We wanted to eliminate a single point of failure and make it even easier for anyone to find the right manual, especially in an emergency.

When we began crowdsourcing repair information for hospital equipment, we prioritized ventilator documentation, anesthesia systems, and respiratory analyzers — devices widely used to support COVID-19 patients.

The list of products has grown exponentially as the documents from biomeds and community members poured in.

Some of the documents in our collection were already available.

Others were not publicly posted until now.

It was important to us that this resource didn't just duplicate existing resources, but improved accessibility in a meaningful way.

This Is Just The Beginning

We have built a single, robust, comprehensive treasure trove of repair information for thousands of medical devices.

It's a multi-manufacturer collection that will live on iFixit.com.

To be very clear: iFixit does not make money on this project.

We are providing hosting and curation free of charge, and free of advertising, to the medical community.

We welcome manufacturers to join us and contribute toward an up-to-date central repository for the biomedical community.

We also welcome biomeds around the world to join iFixit's repair community.

No technician is an island, and we hope to facilitate an exchange of knowledge and troubleshooting.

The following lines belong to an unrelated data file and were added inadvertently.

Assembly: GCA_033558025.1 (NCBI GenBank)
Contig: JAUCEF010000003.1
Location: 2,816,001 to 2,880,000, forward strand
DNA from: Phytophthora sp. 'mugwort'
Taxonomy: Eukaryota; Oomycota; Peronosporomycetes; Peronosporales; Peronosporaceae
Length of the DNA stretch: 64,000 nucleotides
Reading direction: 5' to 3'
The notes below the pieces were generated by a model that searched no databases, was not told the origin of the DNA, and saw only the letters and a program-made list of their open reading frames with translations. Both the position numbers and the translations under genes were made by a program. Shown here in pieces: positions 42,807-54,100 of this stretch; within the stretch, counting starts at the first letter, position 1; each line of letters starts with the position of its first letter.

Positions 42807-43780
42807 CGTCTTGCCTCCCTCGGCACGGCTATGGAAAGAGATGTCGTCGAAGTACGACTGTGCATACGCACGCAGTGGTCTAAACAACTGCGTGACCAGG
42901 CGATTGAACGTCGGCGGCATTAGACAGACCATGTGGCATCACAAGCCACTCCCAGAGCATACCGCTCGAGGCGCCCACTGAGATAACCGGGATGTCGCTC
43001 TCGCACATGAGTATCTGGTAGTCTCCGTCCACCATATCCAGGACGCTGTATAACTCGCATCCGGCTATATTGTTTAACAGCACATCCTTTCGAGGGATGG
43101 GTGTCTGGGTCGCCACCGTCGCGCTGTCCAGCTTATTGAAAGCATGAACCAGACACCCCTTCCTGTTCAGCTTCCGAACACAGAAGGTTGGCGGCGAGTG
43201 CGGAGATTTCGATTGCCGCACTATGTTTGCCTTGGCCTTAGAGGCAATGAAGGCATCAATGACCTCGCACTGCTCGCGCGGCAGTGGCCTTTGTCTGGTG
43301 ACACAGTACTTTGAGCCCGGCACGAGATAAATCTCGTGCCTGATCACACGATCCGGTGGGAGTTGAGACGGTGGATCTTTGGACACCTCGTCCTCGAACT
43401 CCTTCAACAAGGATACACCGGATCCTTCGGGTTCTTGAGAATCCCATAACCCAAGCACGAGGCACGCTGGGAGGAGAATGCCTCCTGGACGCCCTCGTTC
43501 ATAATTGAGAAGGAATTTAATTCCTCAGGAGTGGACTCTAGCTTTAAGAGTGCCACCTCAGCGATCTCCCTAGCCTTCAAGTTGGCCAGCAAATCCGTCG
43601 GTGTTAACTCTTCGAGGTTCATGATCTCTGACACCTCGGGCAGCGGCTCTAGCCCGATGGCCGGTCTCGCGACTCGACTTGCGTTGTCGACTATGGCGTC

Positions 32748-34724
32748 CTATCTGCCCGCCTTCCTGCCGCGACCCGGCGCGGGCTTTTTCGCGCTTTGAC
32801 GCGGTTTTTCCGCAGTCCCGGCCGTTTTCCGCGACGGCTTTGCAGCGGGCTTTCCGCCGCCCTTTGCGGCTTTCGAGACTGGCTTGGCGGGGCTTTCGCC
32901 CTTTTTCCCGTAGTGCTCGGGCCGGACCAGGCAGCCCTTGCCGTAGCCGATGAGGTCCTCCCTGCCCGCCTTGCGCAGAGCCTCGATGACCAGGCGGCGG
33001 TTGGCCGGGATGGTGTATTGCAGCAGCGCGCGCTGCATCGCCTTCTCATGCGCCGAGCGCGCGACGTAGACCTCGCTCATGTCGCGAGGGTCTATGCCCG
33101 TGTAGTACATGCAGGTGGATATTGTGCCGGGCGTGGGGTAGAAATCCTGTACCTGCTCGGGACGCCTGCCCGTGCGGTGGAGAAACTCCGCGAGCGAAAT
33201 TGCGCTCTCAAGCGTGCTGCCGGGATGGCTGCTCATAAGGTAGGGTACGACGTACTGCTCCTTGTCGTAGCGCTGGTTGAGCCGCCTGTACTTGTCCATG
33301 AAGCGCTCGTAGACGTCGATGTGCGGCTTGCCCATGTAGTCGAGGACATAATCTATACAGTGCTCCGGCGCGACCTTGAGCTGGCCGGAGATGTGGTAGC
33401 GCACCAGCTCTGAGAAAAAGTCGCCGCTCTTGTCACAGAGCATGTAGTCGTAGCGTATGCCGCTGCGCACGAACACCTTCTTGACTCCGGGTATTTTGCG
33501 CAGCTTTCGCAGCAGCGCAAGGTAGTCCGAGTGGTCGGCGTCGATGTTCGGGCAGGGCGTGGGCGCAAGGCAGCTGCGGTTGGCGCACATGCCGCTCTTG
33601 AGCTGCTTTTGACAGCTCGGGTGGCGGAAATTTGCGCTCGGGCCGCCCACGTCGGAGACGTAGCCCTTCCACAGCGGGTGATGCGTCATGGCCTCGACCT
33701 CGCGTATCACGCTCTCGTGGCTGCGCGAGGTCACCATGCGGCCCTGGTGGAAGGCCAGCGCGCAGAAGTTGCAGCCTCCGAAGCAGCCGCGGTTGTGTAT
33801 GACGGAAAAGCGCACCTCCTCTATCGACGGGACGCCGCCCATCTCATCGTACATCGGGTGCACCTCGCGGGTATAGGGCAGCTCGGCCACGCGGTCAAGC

Our wiki organization system and collaborative Q&A forum will make sure that this information gets more useful over time.

This medical repository is most useful if it is collaboratively moderated by biomeds, with our assistance. 

As with all of the repair guides on iFixit.com, we welcome community contributions.

If you have repair information that isn't in our collection yet, please share it with us!

Free, the way we like it.

[via Crack San Francisco Correspondent©® Richard Kashdan]

May 28, 2020 at 10:01 AM | Permalink | Comments (1)

Tetris Light-Up

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From the website:

Ah, Tetris.

Now you can bring all the fun (and style!) of the classic arcade game into your living space with the USB-powered Tetris Tetrimino Light.

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This officially-licensed piece of retro gamer chic includes 53 colored Tetriminoes for you to stack up and light up.

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Pieces light up when placed on board.

5.1"W x 9.4"H x 2.8"D

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$19.99.

May 28, 2020 at 08:01 AM | Permalink | Comments (0)